Among patients with chronic lymphocytic leukemia (CLL) undergoing treatment with ibrutinib, age does not appear to be an independent predictive factor of clinical outcomes, according to research published in Blood Advances.

CLL is diagnosed most frequently among individuals aged between 65 and 74 years of age. Age and comorbidities are known to be predictive of tolerance to treatment, and the cumulative illness rating scale (CIRS) is typically used to determine the likelihood of adverse treatment outcomes in this patient population.

Ibrutinib, an inhibitor of Bruton tyrosine kinase, since its introduction in CLL care, has proven to be superior to many treatment regimens that preceded it. Many patients, however, discontinue ibrutinib because of adverse events, though the specific characteristics that predict such discontinuation were not previously well defined.

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For this study, researchers evaluated data from patients with CLL treated with ibrutinib to determine what factors predict clinical outcomes. The evaluated outcomes included progression-free survival (PFS), event-free survival (EFS), overall survival (OS), toxicity-related discontinuation (Tox-DTD), and permanent dose reduction (PDR). All patients were treated outside of the clinical trial setting.

Overall, data from 712 patients were included. In the cohort, the average age was 70.1 years (range, 40-95), 67.1% of patients were male, 84.4% had an Eastern Cooperative Oncology Group performance status score of 0 or 1, and the mean CIRS score was 5 (range, 0-30).

Cox proportional regression hazard models showed that age (hazard ratios [HRs] for PFS, EFS, OS, Tox-DTD, and PDR, 0.82, 0.83, 0.85, 0.91, 0.73, respectively; all P >.2) was not an independent predictive factor of the evaluated outcomes. Performance status, however, predicted PFS, EFS, OS, and Tox-DTD (HRs, 2.43, 2.63, 3.90, 3.30, respectively; all P <.001), but not PDR (HR, 1.52; P =.112).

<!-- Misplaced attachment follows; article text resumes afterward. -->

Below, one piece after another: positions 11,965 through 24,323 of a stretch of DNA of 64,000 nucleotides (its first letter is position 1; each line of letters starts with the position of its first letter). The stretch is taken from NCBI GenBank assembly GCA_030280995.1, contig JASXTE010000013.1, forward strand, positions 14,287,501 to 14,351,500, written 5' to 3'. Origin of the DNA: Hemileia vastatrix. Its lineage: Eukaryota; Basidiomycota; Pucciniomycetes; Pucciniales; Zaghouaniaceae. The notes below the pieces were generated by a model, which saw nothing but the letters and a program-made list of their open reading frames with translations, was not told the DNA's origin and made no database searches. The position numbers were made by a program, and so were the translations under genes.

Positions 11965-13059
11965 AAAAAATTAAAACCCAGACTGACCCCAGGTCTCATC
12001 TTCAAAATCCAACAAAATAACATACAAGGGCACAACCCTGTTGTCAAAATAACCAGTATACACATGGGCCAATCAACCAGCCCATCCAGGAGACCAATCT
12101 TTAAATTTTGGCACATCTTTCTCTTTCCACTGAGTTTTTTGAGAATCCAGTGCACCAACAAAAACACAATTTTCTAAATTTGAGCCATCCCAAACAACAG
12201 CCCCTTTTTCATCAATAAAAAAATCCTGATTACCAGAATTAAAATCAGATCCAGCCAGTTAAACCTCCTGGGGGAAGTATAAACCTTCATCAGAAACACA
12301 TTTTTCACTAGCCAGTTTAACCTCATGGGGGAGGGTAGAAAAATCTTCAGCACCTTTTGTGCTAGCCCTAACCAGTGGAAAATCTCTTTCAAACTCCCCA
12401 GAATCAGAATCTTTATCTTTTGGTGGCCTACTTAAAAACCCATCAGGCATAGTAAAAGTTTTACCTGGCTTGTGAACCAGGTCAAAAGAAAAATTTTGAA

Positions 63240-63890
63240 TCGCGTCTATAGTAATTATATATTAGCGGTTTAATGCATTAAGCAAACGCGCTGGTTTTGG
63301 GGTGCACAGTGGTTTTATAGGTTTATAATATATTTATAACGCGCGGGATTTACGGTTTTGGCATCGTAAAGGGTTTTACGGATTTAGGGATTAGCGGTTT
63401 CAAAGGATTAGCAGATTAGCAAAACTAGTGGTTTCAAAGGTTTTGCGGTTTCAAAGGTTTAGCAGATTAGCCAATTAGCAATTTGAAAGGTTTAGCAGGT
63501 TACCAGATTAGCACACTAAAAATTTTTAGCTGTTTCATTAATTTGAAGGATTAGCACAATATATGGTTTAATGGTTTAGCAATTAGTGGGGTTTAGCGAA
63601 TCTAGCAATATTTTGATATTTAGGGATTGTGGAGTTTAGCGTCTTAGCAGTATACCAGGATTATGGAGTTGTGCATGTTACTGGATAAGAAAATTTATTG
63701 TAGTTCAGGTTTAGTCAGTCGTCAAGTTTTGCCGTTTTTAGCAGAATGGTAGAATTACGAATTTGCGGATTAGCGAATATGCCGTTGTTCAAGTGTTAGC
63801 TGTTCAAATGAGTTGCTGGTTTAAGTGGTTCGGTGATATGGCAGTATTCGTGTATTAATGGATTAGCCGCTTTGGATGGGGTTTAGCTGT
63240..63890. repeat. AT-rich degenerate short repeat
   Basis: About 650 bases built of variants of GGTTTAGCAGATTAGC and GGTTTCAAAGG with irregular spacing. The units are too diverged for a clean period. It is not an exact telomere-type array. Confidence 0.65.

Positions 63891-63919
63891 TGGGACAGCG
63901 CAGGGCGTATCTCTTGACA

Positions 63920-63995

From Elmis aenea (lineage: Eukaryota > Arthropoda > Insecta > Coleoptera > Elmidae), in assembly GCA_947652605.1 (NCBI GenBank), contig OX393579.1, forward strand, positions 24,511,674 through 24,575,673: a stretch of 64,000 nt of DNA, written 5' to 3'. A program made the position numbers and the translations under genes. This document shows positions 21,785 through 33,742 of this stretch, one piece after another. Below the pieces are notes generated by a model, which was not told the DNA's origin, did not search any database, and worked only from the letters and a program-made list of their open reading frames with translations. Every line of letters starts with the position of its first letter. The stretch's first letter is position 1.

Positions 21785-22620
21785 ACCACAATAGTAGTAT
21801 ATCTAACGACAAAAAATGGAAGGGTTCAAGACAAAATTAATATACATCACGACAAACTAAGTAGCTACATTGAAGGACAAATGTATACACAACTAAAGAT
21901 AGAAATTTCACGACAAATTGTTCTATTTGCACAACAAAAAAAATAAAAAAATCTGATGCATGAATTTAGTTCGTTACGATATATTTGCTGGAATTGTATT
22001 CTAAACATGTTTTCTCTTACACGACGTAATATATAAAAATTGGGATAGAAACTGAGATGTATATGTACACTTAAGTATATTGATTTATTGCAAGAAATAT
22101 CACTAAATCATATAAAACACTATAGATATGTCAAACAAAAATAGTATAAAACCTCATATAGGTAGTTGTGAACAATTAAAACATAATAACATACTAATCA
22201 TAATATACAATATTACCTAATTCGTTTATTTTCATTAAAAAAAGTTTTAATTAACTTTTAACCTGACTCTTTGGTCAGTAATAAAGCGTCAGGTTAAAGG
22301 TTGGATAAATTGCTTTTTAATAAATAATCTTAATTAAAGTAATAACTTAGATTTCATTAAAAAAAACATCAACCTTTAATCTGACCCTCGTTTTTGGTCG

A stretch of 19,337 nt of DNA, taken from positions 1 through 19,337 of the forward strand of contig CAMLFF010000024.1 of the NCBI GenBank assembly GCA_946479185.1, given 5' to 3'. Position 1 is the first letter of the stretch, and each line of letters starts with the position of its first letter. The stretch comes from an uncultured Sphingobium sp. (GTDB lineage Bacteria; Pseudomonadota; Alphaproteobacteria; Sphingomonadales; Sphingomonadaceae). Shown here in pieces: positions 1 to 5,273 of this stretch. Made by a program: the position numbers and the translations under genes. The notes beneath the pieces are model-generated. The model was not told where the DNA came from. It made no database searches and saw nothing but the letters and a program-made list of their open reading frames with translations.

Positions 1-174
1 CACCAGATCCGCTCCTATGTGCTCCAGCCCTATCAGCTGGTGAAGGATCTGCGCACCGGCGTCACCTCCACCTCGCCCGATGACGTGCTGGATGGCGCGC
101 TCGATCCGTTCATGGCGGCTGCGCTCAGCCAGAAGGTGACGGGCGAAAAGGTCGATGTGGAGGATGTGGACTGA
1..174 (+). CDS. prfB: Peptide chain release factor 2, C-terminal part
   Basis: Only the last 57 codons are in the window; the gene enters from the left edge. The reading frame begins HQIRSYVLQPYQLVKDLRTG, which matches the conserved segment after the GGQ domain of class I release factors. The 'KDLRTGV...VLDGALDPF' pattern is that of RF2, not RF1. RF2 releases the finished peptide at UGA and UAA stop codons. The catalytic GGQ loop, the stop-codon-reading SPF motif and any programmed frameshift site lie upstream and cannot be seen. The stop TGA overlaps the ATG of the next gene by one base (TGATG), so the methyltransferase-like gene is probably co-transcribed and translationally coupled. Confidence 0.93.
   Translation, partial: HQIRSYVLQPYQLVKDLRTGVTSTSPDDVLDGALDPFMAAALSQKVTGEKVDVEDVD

While a CIRS score of greater than 6 did not predict any of the evaluated outcomes, a single severely impaired organ by CIRS criteria predicted PDR only (HR, 1.72; P =.024). In the study, 17p deletion and TP53 mutation were predictive of PFS, EFS, and OS, but not of Tox-DTD or PDR.

“Despite the limitation related to its retrospective nature, our study showed that CIRS > 6, even with ibrutinib, remains an informative tool for predicting outcome,” the authors wrote. “Greater awareness of the vulnerability of patients with baseline neutropenia should be recommended.”

Disclosure: The study author(s) declared affiliations with biotech, pharmaceutical, and/or device companies. Please see the original reference for a full list of authors’ disclosures. 


Tedeschi A, Frustaci AM, Mauro FR, et al. Do age, fitness, and concomitant medications influence management and outcomes of patients with CLL treated with ibrutinib? Blood Adv. 2021;5(24):5490-500. doi:10.1182/bloodadvances.2021004824